Kenai clock may run out of time

Posted: Friday, February 18, 2005

Unless the public steps forward with significant funding, it doesn't look like Kenai will be getting a town clock any time soon.

The Kenai City Council last year approved $5,000 to spend on preliminary work aimed at bringing a clock to town. At the time, then-mayor John Williams said a clock would be a good way to help build a town center for Kenai.

However, a recent decision by the city's Planning and Zoning Commission to oppose spending city funds on a town clock — as well as apparent council opposition to the idea — means the current clock proposal appears to be running out of time.

Kenai Mayor Pat Porter is one of the few people in city government who appears to still be behind the idea. She told the council at Wednesday's regular meeting that the addition of a clock could serve to bring the community together.

"I think it's important to have a town clock," she told the council.

Porter argued that Kenai has an identity crisis that leaves people wondering where the center of town is.

"We don't have a town center," she said.

She said by putting a clock in the center of town, that could change.

"I think we can easily accomplish that goal by placing a clock in Leif Hanson Memorial Park."

However, Porter's plan to begin looking into private partnerships to help fund the clock was rebuffed by fellow council members, with only Joe Moore supporting such action.

Other council members said the city should save its money, especially during a time when Kenai is facing an uncertain economic future.

"I don't think we should spend the money on it," council member Blaine Gilman said.

Council member Rick Ross said he also opposes the idea, and he stated he'd like to see much more concrete plans for any such project put forward before the city even thinks about getting involved.

"Maybe this is something we should discuss at budget time when we have something more definitive," Ross said.

With the council and the Planning and Zoning Commission apparently set against spending large sums of money — a large clock tower could cost anywhere from tens to hundreds of thousands of dollars — it appears as if the only way the issue can now go forward is if public members decide to start a movement to raise private funds.

In other action Wednesday, the council:

Introduced two ordinances — 2081-2005 and 2082-2005 — that will come up for public hearing in two weeks. Ordinance 2081-2005 would create a new "limited commercial" zone in the city. The ordinance is needed to begin the process of opening up land known as "Lawton Acres," which is on the Kenai Spur Highway directly east of Walker Lane, to business development. Ordinance 2082-2005 would amend city code to require that notices of board of adjustment hearings be sent by certified mail to appellants and permit applicants.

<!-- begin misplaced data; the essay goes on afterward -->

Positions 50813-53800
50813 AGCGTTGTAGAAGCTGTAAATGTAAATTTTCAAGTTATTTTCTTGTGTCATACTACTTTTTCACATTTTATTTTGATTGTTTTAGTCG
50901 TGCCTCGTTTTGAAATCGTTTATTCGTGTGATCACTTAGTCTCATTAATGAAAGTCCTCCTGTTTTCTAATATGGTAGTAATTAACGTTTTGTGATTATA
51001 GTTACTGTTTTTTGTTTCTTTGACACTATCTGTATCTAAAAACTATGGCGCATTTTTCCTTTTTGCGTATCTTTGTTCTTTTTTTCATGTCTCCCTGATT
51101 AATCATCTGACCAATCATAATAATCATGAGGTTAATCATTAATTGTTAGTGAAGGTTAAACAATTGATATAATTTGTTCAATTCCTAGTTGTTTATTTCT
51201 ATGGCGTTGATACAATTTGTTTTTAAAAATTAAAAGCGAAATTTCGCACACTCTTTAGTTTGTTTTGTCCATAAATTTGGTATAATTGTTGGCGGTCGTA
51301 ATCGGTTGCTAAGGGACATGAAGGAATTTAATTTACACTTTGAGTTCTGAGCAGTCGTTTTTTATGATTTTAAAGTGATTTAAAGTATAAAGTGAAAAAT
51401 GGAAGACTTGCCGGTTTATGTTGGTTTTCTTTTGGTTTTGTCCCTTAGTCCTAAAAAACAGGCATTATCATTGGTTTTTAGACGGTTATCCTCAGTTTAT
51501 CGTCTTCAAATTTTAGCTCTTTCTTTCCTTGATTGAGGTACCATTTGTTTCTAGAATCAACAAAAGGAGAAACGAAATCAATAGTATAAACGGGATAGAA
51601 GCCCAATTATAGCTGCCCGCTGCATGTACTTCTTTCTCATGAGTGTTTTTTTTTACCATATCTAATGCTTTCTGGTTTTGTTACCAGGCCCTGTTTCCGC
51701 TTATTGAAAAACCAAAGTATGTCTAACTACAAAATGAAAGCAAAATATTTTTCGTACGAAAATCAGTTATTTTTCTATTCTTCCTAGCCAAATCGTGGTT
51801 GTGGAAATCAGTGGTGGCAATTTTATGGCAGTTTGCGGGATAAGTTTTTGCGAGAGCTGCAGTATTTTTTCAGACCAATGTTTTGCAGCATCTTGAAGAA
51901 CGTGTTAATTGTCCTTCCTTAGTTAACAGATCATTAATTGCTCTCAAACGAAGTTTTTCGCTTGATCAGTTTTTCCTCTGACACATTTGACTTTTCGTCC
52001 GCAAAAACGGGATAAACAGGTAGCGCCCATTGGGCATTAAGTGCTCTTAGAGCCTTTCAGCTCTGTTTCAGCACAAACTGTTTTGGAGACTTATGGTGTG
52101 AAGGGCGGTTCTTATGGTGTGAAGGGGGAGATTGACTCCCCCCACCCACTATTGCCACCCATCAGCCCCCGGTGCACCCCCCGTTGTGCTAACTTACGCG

Heard public testimony from James Hudson, who owns a local massage business. Hudson asked the council to consider a city licensing program for massage therapy. Council members indicated they plan on looking into the issue.

Received a report from Brenda Pilgrim-Ahlberg on the Boys and Girls Club's "Project Protect," which uses kids to clean the Kenai beach during the summer. Pilgrim-Ahlberg thanked the city for helping with the program and said she hopes the club can continue to work with the city in the future.

Listened to testimony from Richard Hahn and Gerald Brookman on a proposal before the state Board of Game that would allow brown bear hunting in the McNeil River State Game Sanctuary. Hahn and Brookman asked the council to pass a resolution opposing the proposal. However, the council declined, saying there had not been enough time to gather public testimony.

Passed ordinance 2080-2205, which authorizes the creation of a new employee certification for employees hired under the Mature Alaskans Seeking Skills Training Program. The new classification will enable the city to hire older workers who will be paid through a federal program administered by the state. If funding runs out for the program, the workers will no longer be employed by the city. In addition, the city is not responsible for any employee retirement or benefit costs under the program.

Heard an update from city Parks and Recreation Department Director Bob Frates on the status of the city's planned recreational field development at the city's "site 36" location, near the city transfer site. Frates told the council the city's project has scored high on a list of potential projects to be funded by state grant money, and that things are "looking good" for the city to get $ 251,548 in grant funding from the state Division of Parks and Outdoor Recreation.

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